- Fact Sheet: Treasury Preferred Stock Purchase Agreement
- Fact Sheet: Treasury MBS Purchase Program
- Fact Sheet: Treasury GSE Credit Facility
- Freddie Mac Warrant to Purchase Common Stock
- Freddie Mac Certificate
- Freddie Mac Senior Preferred Stock Purchase Agreement
- Fannie Mae Warrant to Purchase Common Stock
- Fannie Mae Certificate
- Fannie Mae Senior Preferred Stock Purchase Agreement
- Frequently Asked Questions: Treasury Senior Preferred Stock Purchase Agreement
- OMB Director Nussle Statement on the GSEs Budgetary Status
See this page for a current list of Treasury Department documents.
Posts about the current crisis
Treasury Secretary Paulson leads us across the Rubicon, 9 September 2008
High priority report: a geopolitical sitrep on the financial crisis, 15 September 2008
Say good-bye to the old America. Welcome to our new socialist paradise!, 17 September 2008
Another voice warning about the nationalization of AIG, 18 September 2008
A vital but widely misunderstood aspect of our financial crisis, 18 September 2008
A new sitrep, as we move into phase 3 of the financial crisis, 19 September 2008
Another step away from our Constitutional system, with applause, 19 September 2008
What do we know about the financial crisis? What are the key questions?, 20 September 2008
Slowly a few voices are raised about the pending theft of taxpayer money, 21 September 2008
A few of the most important posts warning about this crisis
A brief note on the US Dollar. Is this like August 1914?, 8 November 2007 — How the current situation is as unstable financially as was Europe geopolitically in early 1914.
The post-WWII geopolitical regime is dying. Chapter One, 21 November 2007 — Why the current geopolitical order is unstable, describing the policy choices that brought us here.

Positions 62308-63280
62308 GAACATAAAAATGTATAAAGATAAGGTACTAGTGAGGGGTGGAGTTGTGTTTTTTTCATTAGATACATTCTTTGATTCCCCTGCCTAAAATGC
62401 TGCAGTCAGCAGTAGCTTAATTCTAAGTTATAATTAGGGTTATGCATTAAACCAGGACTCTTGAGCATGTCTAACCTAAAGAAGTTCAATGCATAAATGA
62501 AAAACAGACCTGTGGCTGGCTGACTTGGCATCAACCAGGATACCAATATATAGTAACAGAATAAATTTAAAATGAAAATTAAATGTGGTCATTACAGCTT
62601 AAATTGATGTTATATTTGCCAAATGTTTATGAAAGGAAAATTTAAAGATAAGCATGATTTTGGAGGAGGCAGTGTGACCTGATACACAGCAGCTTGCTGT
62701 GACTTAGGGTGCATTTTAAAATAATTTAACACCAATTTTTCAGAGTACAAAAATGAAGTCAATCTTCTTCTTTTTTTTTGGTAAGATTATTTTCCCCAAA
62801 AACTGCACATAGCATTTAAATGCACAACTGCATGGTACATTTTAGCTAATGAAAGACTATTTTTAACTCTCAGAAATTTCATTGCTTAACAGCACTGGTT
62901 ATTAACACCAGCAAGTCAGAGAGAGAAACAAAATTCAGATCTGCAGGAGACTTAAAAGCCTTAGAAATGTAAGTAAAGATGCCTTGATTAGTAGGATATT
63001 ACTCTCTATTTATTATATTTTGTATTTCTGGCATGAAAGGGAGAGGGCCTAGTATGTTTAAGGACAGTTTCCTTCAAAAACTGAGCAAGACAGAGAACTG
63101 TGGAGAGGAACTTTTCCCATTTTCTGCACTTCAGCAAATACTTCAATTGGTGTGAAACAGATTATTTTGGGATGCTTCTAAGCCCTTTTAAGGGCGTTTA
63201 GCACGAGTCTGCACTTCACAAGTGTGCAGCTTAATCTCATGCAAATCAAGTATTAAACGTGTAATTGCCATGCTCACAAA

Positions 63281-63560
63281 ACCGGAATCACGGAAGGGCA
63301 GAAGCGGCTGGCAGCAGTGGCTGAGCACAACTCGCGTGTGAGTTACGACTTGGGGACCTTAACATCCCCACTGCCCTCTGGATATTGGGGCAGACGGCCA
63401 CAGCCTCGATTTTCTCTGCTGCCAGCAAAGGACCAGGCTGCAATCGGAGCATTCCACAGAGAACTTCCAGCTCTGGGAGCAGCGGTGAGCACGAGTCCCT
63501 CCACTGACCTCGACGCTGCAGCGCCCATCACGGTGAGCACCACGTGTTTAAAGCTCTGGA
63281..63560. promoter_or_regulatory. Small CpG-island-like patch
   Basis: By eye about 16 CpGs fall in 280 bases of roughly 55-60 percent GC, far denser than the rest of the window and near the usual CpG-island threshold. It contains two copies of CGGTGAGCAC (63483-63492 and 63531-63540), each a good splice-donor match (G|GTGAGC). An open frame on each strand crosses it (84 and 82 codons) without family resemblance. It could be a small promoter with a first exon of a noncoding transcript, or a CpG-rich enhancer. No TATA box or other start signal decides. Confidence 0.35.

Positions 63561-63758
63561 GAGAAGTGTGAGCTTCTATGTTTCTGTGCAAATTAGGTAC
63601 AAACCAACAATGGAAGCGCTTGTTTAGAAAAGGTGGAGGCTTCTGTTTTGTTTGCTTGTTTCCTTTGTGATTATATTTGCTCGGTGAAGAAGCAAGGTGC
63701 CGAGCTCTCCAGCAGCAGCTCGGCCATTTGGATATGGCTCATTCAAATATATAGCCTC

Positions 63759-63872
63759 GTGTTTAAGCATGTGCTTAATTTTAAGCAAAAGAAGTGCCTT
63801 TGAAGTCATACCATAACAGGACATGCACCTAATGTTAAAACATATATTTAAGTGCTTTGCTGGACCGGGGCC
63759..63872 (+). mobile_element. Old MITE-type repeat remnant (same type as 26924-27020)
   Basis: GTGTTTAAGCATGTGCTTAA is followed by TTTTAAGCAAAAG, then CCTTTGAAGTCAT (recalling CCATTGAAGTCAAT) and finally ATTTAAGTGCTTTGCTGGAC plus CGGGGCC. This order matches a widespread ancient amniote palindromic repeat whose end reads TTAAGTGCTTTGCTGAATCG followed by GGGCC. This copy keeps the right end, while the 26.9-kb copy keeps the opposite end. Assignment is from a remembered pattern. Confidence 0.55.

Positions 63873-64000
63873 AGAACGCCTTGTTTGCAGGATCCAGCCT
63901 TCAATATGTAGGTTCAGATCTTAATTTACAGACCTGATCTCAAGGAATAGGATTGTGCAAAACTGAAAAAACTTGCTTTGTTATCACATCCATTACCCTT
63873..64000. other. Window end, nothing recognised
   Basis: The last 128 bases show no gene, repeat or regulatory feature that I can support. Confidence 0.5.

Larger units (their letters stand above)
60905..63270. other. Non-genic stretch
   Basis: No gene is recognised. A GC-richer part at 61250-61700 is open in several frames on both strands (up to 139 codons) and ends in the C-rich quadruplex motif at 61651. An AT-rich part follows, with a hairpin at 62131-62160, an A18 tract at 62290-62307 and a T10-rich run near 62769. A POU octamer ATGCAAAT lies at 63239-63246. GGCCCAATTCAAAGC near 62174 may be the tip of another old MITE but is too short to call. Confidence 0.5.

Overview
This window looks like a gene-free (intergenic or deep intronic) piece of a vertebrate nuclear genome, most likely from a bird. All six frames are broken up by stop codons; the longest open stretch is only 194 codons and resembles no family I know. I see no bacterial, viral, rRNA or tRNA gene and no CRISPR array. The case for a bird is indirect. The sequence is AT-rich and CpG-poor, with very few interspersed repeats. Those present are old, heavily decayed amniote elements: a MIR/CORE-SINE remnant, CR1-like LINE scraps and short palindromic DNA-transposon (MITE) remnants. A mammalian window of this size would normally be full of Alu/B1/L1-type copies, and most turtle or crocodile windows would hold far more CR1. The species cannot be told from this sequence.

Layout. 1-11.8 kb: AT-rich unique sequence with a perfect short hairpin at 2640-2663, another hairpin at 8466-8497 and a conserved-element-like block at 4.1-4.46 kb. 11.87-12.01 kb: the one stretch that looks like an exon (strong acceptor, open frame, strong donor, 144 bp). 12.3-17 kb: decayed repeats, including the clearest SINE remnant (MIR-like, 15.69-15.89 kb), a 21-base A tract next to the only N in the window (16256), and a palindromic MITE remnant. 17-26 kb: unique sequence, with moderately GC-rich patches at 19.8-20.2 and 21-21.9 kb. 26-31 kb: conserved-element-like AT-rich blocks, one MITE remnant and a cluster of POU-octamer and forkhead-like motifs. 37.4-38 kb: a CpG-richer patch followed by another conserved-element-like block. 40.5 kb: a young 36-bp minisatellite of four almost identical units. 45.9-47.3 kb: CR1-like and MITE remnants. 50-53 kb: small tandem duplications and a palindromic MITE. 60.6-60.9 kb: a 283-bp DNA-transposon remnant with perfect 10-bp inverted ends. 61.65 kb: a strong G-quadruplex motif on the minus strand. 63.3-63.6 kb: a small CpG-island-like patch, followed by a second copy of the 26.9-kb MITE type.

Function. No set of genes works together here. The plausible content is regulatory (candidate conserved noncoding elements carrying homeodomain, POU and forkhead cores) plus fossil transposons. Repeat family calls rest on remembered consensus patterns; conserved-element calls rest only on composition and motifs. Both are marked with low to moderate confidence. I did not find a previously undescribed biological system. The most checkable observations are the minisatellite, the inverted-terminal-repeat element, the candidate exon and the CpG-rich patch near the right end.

We have been warned. Death of the post-WWII geopolitical regime, Chapter II, 28 November 2007 — A long list of the warnings we have ignored, from individual experts and major financial institutions (links included).
Death of the post-WWII geopolitical regime, III – death by debt, 8 January 2008 – Origins of the long economic expansion from 1982 to 2006; why the down cycle will be so severe.
Geopolitical implications of the current economic downturn, 24 January 2008, – How will this recession end? With re-balancing of the global economy, so that the US goods and services are again competitive. No more trade deficit, and we can pay out debts.
- A happy ending to the current economic recession, 12 February 2008 – The political actions which might end this downturn, and their long-term implications.
- What will America look like after this recession?, 18 March 208 — The recession might change so many things, from the distribution of wealth within the US to the ranking of global powers.
The most important story in this week’s newspapers , 22 May 2008 — How solvent is the US government? They report the facts to us every year.
The World’s biggest mess, 22 August 2008 — A brillant ex pat looks at America from across the ocean.
“The changing balance of global financial power”, by Brad Setser, 22 August 2008
“The Coming US Consumption Bust”, by Nouriel Roubini, 6 September 2008
To see the all posts on this subject, go to the archive for The End of the Post-WWII Geopolitical Regime.
Originally published at Fabius Maximus blog and reproduced here with the author’s permission.